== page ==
Time to Get Back To What We Promised

On the fortieth anniversary of his ordination, Eugene Peterson went back to review the vows he made before God. Vows are often made when an Ordinand sets his/her life apart for service. But then, all of us who have come to Christ are called to a life of promises--promises that are critical. They are the pitons, the pegs driven firmly into the vertical rock face stretching between heaven and earth. They protect one against mood swings and weather changes, miscalculation and fatigue. They provide stability during dark nights of the soul; they keep one from going off the cliff when one walks through a spiritual desert, or faces a disappointing loss. 

Vows are promises that say--no matter what, no matter the distractions of this life, the temptations to other priorities--I am committed to my first love.

As Peterson reviewed his vows, the sixth vow stood out: "I will seek to follow the Lord Jesus Christ, love my neighbors, and work for the reconciliation of the world." Reading this today, I was struck by its simplicity, as well as its applicability for all of us who know Jesus. It asks the necessary, penetrating questions in this post election moment--

-will I seek to follow the Lord Jesus? Will I, no matter what, keep Him in front of me--rather than letting myself get in front of Him? Will I follow, even if it isn't where I thought I would go? Will I give my best energies to contemplating today where He is asking me to follow Him next? Will I guard against becoming diverted, following my own impulses, and getting off course? Will I be more absorbed with following Him than following the evening news?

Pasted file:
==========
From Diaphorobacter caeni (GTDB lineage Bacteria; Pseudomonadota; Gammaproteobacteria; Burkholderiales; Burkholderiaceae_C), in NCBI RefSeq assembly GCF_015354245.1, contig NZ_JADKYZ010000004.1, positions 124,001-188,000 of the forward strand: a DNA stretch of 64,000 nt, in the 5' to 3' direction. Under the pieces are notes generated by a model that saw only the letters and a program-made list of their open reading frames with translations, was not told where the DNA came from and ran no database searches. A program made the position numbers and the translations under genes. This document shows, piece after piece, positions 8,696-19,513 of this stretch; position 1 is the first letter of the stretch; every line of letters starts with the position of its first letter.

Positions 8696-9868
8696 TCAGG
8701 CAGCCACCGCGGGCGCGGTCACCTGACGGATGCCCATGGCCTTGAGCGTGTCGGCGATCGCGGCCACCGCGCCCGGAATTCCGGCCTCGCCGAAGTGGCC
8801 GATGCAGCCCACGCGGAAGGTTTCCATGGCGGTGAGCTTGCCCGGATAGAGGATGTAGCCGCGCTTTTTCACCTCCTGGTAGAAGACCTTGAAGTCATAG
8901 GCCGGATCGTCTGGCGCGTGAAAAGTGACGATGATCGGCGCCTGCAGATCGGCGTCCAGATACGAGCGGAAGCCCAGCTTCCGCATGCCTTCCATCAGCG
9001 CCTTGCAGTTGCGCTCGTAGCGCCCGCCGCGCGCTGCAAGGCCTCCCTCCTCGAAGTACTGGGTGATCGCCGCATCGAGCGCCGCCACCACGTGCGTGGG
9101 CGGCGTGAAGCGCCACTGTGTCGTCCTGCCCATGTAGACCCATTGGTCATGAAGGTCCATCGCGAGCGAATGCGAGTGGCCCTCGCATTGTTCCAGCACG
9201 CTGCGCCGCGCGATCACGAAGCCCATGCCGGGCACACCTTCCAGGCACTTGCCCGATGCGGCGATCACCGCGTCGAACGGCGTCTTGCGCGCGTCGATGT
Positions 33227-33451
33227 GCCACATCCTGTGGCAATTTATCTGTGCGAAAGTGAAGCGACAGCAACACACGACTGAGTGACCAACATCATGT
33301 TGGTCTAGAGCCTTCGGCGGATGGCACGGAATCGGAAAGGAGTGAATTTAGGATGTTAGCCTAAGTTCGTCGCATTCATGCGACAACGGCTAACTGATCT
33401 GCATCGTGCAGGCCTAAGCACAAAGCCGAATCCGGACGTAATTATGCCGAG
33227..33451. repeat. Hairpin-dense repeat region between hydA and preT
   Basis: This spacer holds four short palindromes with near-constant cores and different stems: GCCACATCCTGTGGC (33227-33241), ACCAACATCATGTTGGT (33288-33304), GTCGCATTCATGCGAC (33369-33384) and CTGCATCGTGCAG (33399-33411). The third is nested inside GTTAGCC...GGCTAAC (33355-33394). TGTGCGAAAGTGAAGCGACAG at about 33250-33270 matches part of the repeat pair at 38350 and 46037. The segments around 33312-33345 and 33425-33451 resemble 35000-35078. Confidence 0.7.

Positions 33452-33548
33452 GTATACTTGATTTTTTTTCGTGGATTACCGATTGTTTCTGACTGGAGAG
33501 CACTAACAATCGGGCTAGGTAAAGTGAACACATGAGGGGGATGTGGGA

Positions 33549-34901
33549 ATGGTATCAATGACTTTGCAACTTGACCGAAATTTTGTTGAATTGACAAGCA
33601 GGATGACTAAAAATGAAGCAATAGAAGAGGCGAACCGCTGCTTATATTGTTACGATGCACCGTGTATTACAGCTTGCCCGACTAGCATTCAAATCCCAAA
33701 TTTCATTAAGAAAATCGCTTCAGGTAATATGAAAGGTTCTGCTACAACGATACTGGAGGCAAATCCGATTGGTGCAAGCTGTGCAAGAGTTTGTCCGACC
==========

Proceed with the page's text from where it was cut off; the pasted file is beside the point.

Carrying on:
-will I love my neighbor? As Peterson puts it, "the first casualty on the fields of ordained leadership is usually the neighbor." But this is true on every field. People today have become functionalized, treated as resources, units, assets, friends on Facebook, and consumers (or this week as voters--Democrats, Republicans, or Independents). These are times believers can and must stand out as those who value people regardless of their function--who insist on flesh to flesh relationships rather than impersonal, digital ones. Will we love one another, even amidst deep differences-be they political or otherwise? Will we disavow ourselves of all mean-spiritedness? Jesus declared that love and respect is what authenticates genuine faith (John 13).

-will I work for the reconciliation of the world? Will this be my main work, to see people move from "alienation from" to "reconciliation with" God? On a flight two weeks ago, I met a man who shared that he once followed God, but now he sits on his agnostic "perch", neither drawn to atheism or Christianity. Sadly, much of the reason had to do with the failure of the church in his life.

In these moments, I realize I am called to this work of reconciling. As Peterson notes, it is a work the world does not necessarily notice. It happens in places like prayer. It happens as we quietly and lovingly probe, exposing the lies of the evil one, and sharing how much God desires that we come back home.

Reflecting on all of this, Peterson concludes: "This vow lays down essential protection against losing touch with the primary work in which Christ Himself is engaged." Now that this election season is behind us, maybe we can get back to our primary work--back to our vows.

Beirut Diary

He caught my eye the moment he sat down. This man had just come in from Aleppo, Syria. Along with other pastors from the Mideast region, he gave a brief, matter of fact report. "Things are difficult in Aleppo. There is news that chemical weapons were used again today. People will stay indoors. I will return tonight."

I could not help but ask myself--would I have such courage? Would I go back?